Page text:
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Tamil Nadu Opts Out Of Medical Exam NEET With New Bill: 10 Points


For this year, admissions to medical courses will take place on the basis of NEET.

Chennai:
Tamil Nadu passed a new bill today to stop admission in medical courses on basis of the National Eligibility cum Entrance Test. It would, however, not take effect without a sign-off by President Ram Nath Kovind, since it challenges a central law.

Here are the top 10 points on NEET in Tamil Nadu:

  1. If the Tamil Nadu Admission to Undergraduate Medical Degree Courses Bill gets the Presidential assent, students in the state will be able to get entry to medical colleges on basis of their marks in Class 12 board exams.

  2. It can, however, take effect only from the next year. For this year, admissions will take place on the basis of NEET.

  3. All parties, except the BJP, had supported the Bill in the state assembly today. “We are supporting this. Let’s see if this strategy works,” said opposition AIADMK’s former health minister Dr C Vijaya Baskar.

  4. The Dravidian parties in Tamil Nadu have always opposed national entrance exams arguing they favour affluent students who can afford private coaching and that poor and rural students are at a huge disadvantage.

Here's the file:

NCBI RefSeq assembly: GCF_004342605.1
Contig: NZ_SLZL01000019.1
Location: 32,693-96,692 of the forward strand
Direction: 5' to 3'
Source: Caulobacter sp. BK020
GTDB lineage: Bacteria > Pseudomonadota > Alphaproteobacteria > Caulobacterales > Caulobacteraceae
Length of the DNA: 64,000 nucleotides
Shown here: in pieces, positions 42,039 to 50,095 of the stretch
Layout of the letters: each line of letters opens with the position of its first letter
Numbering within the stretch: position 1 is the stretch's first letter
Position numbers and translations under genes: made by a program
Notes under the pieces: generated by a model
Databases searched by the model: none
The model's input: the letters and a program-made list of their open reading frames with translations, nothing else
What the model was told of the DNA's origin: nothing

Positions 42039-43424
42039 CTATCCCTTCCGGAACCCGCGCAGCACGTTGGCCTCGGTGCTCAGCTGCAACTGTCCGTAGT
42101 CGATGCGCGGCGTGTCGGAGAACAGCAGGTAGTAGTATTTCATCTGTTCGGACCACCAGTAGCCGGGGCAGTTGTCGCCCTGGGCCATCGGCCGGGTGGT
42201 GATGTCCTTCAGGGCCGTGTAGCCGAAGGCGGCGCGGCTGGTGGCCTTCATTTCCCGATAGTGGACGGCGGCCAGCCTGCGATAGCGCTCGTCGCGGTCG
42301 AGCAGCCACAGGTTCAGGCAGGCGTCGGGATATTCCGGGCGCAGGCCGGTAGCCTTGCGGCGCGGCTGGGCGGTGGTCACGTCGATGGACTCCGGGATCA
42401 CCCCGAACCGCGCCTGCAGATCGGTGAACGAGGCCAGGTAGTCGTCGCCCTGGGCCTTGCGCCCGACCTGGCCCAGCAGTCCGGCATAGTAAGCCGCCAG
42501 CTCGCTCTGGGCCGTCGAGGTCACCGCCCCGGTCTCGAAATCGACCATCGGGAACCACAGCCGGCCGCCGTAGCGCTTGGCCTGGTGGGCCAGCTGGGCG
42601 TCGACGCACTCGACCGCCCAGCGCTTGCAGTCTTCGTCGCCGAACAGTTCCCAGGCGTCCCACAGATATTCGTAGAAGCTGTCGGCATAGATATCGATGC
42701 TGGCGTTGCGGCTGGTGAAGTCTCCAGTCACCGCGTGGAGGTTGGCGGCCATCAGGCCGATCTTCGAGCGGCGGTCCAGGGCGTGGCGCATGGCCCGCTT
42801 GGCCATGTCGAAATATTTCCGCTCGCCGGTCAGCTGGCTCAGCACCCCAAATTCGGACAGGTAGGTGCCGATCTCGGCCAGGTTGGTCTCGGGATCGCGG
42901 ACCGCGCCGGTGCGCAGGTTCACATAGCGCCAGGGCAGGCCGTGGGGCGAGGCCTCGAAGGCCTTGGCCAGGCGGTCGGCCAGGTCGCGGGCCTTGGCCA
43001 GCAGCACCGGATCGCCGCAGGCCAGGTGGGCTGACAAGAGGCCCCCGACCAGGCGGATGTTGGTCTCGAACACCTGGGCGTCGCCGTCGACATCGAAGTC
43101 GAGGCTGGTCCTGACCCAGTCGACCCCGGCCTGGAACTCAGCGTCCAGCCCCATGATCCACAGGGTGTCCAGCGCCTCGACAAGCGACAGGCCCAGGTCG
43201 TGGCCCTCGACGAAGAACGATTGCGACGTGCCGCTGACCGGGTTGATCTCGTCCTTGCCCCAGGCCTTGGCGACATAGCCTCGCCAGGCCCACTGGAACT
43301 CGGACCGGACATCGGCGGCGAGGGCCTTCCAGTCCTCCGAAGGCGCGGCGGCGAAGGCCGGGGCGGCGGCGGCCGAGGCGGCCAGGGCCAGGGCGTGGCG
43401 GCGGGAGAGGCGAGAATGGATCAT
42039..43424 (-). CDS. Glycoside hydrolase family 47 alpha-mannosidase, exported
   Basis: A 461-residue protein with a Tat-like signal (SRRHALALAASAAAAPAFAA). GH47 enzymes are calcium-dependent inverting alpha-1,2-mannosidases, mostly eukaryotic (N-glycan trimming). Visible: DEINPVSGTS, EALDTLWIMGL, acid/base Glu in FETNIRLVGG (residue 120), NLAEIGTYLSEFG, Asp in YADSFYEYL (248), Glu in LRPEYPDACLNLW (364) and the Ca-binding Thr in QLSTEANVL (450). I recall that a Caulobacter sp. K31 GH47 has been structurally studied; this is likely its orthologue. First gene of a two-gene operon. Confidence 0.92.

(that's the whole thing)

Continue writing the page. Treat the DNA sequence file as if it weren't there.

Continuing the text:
5. For nearly a decade, Tamil Nadu had no entrance examination for medical admissions and made medical admissions on the basis of class 12 marks. During the UPA rule, the DMK managed to get the Presidential assent for exemption. But the AIADMK failed to an exemption from its ally, the BJP.

  6. This time, in June, Tamil Nadu Chief Minister MK Stalin formed a committee headed by retired justice AK Rajan to study the impact of NEET and the mushrooming coaching centres.

  7. On the basis of its findings, the government recommended the immediate elimination of NEET.

  8. The panel found that NEET favours only the rich and the elite sections, the government said. It has hit the students from both urban and rural areas particularly those whose families earn less than Rs2.5 lakh a year and who studied in Tamil-medium schools.

  9. If NEET continues, the healthcare system in the state will be badly affected as there will not be enough doctors at Primary Health Centres, the panel said.

  10. A study of medical admissions four years before and after NEET shows nearly a 10-time dip in state board students passing, from 380 to just around 40, sources told NDTV. There, however, is an exponential rise in CBSE students who passed, from three to over 200. A large majority of them had taken private tuition.



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